A film review by Craig J. Koban December 3, 2010
2010, R, 96 mins.
2010, R, 96 mins.
Catherine: Julianne Moore / David: Liam Neeson / Chloe: Amanda
Seyfried / Michael: Max Thieriot / Frank: R.H. Thomson / Anna:
CHLOE, as far as erotic melodramas go, both turned me on and really turned me off, the latter being a most unwanted side effect for this type of genre.
Directed by acclaimed Canadian auteur Atom Egoyan (THE SWEET
HEREAFTER, EROTICA) - a director that has made a strong career of
exploring themes of alienation, loneliness, longing, and forbidden sexual
desires - CHLOE has the
outward appearance of a luxuriously shot and brilliantly acted exploration
into sexual frustration, marital infidelity, and spousal paranoia, but it
does not take long for it to come across as just a solemn minded indie
that’s too silly and pretentious to be taken seriously.
More or less, CHLOE does not outrank many of disposable direct-to-video
sex thrillers; it’s both a smart and dumb art house effort.
Egoyan’s film – a remake of the 2004 French film NATHALIE – shows the director’s penchant for fine casting…partially at least. Julianne Moore, one of our finest and most assured actresses, gives a layered and intensely fidgety performance as a woman that seems constantly plagued by the potential unfaithfulness of her husband, and few performers outside of her could tap into this role’s sense of inner pathos and fretfulness like Moore does here.
Egoyan completely drops the ball with the casting of the fresh-faced,
sunny dispositioned, and perky Amanda Seyfried in the lurid and sultry
role of a high paid prostitute with duplicitous motives and a fractured
soul. I have raved over the young actress before (she was the most euphoric aspect of MAMMA
MIA! and helped anchor the tongue-in cheek sensationalism of JENNIFER’S
BODY), but she is so horribly wrong for this role in so many ways
that I began to lose count. Her
effervescent girl-next-door adorability makes her a horrible fit to bring
credibility to playing a whore with an introverted edge.
I love the actress to death, but I simply never bought her in the
begins on some promising ground as it explores intriguing themes of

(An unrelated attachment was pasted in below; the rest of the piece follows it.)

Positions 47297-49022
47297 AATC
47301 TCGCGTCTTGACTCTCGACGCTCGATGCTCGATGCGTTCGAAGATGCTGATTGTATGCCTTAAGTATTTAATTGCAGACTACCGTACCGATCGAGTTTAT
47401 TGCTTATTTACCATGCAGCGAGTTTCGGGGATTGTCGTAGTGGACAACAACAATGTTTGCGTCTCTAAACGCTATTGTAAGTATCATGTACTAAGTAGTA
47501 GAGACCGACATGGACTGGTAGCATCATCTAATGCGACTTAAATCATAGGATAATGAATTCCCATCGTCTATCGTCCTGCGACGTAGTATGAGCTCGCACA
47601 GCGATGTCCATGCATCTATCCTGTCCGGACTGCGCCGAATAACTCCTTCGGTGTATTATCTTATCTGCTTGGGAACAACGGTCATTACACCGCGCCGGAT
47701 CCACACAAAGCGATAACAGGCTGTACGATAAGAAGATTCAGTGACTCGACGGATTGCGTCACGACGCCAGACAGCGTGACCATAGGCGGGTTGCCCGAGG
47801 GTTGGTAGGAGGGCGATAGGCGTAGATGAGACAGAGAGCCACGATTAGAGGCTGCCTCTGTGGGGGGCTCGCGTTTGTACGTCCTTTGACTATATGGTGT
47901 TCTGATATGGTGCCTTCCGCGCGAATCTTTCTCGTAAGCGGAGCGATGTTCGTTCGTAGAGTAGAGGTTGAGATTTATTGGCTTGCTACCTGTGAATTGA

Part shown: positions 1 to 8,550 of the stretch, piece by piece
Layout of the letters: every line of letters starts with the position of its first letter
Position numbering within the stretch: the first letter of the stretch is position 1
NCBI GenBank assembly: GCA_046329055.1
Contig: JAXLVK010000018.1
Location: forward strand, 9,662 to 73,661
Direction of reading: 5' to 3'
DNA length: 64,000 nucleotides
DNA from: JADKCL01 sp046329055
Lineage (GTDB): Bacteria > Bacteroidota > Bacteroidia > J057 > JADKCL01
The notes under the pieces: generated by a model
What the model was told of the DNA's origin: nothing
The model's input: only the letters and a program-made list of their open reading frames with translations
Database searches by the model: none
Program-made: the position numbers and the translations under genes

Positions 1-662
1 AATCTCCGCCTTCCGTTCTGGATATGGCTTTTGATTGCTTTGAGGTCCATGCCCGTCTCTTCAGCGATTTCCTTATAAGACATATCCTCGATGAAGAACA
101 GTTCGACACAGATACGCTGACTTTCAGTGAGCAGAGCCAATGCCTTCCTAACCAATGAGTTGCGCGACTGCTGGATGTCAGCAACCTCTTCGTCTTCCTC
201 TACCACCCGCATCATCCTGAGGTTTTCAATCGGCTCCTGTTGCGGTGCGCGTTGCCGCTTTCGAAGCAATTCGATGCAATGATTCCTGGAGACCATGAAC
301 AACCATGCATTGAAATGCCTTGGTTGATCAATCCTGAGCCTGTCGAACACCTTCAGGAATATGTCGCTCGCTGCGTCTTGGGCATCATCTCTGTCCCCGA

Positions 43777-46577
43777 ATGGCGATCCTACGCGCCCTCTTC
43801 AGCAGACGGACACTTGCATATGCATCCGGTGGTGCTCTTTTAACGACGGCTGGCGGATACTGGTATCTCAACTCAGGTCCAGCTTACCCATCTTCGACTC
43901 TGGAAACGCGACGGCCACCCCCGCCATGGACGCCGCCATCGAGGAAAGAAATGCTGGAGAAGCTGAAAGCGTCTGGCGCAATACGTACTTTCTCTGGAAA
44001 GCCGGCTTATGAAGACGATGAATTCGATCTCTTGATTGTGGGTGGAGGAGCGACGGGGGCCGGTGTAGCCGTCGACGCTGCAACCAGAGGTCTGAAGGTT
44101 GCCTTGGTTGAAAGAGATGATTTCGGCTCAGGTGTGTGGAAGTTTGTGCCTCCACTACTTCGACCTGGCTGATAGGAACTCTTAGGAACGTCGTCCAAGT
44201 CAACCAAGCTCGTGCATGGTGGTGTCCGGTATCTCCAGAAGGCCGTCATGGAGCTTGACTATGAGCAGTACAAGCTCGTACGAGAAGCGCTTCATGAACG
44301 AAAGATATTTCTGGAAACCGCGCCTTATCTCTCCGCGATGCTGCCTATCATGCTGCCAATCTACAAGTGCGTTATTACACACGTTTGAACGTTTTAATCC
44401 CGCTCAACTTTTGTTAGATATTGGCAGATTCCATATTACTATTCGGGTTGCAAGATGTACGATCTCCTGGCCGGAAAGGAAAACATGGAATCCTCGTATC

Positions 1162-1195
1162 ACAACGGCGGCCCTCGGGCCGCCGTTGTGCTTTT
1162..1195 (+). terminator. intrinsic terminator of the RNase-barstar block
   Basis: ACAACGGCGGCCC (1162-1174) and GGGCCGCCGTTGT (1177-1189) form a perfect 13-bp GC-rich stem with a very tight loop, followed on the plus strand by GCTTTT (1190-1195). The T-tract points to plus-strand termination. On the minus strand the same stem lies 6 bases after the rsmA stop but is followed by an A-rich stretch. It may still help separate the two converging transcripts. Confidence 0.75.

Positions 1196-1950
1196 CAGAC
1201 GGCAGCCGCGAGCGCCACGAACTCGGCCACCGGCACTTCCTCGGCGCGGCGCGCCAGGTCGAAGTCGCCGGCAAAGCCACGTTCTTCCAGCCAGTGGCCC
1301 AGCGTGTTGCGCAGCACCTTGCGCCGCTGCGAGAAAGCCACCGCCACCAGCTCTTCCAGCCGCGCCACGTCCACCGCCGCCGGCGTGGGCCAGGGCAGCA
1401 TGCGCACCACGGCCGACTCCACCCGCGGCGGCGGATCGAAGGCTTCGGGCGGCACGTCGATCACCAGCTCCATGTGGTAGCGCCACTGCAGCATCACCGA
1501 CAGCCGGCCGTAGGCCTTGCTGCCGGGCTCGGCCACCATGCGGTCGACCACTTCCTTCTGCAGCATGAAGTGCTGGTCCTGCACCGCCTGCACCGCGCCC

deception and mistrust: Moore
plays Catherine, an affluent Torontonian gynecologist that has a family
that seems to teeter on the brink of collapse.
Her son (Max Thieriot) treats her more as a nuisance and plague on
his life than an important maternal figure, and her husband, David (Liam
Neeson, perhaps the only actor that can seamlessly and effectively morph
into period, dramatic, and action roles) is a well established and liked college
professor that seems to flirt with his much younger female students –
and just about any other young woman within striking distance, for that
matter – more than she would like. Cruising towards 50 and with an alienated son and a husband
she finds herself growing detached from, Catherine begins to feel at her
extreme paranoia kicks into overdrive during one evening when David fails
to take a flight that would get him home into time for a surprise Birthday
party that she labored over to plan and implement.
She really gets suspicious when she later finds a kinky text message on
his phone that hints at – without absolutely proving – that
David may have missed the party because of a late night rendezvous with a
student. Tired of David’s promiscuous ways and fearing that he has
cheated, Catherine hatches a diabolical plan to find the concrete proof
she desperately requires of his lack of devotion towards her.
She decides to hire a locale call girl named Chloe (Seyfried) to
find ways to enter David’s life by trying to seduce him and then report
back to her on all of his reactions to her advances.
first, Catherine and Chloe’s relationship is all business, but even